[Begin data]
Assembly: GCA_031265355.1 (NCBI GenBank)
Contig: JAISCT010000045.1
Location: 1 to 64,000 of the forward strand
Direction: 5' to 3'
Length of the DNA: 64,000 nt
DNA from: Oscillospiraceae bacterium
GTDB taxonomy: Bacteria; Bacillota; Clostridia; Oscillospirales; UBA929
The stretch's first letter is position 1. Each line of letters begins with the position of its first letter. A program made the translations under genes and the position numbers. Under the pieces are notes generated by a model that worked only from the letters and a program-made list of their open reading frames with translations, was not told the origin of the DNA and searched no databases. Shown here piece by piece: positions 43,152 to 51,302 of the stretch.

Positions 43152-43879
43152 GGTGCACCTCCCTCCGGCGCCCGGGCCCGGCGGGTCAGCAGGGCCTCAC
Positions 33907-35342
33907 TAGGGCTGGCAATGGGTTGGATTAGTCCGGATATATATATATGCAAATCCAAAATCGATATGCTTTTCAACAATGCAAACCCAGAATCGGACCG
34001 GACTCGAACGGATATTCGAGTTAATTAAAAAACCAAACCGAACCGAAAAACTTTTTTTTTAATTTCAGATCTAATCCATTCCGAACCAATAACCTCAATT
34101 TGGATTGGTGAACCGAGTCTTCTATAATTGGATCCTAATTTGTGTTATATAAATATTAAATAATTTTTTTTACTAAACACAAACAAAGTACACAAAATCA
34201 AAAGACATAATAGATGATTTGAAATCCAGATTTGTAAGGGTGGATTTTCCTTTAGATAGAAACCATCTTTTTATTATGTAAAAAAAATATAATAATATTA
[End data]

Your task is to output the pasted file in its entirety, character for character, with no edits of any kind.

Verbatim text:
Assembly: GCA_031265355.1 (NCBI GenBank)
Contig: JAISCT010000045.1
Location: 1 to 64,000 of the forward strand
Direction: 5' to 3'
Length of the DNA: 64,000 nt
DNA from: Oscillospiraceae bacterium
GTDB taxonomy: Bacteria; Bacillota; Clostridia; Oscillospirales; UBA929
The stretch's first letter is position 1. Each line of letters begins with the position of its first letter. A program made the translations under genes and the position numbers. Under the pieces are notes generated by a model that worked only from the letters and a program-made list of their open reading frames with translations, was not told the origin of the DNA and searched no databases. Shown here piece by piece: positions 43,152 to 51,302 of the stretch.

Positions 43152-43879
43152 GGTGCACCTCCCTCCGGCGCCCGGGCCCGGCGGGTCAGCAGGGCCTCAC
Positions 33907-35342
33907 TAGGGCTGGCAATGGGTTGGATTAGTCCGGATATATATATATGCAAATCCAAAATCGATATGCTTTTCAACAATGCAAACCCAGAATCGGACCG
34001 GACTCGAACGGATATTCGAGTTAATTAAAAAACCAAACCGAACCGAAAAACTTTTTTTTTAATTTCAGATCTAATCCATTCCGAACCAATAACCTCAATT
34101 TGGATTGGTGAACCGAGTCTTCTATAATTGGATCCTAATTTGTGTTATATAAATATTAAATAATTTTTTTTACTAAACACAAACAAAGTACACAAAATCA
34201 AAAGACATAATAGATGATTTGAAATCCAGATTTGTAAGGGTGGATTTTCCTTTAGATAGAAACCATCTTTTTATTATGTAAAAAAAATATAATAATATTA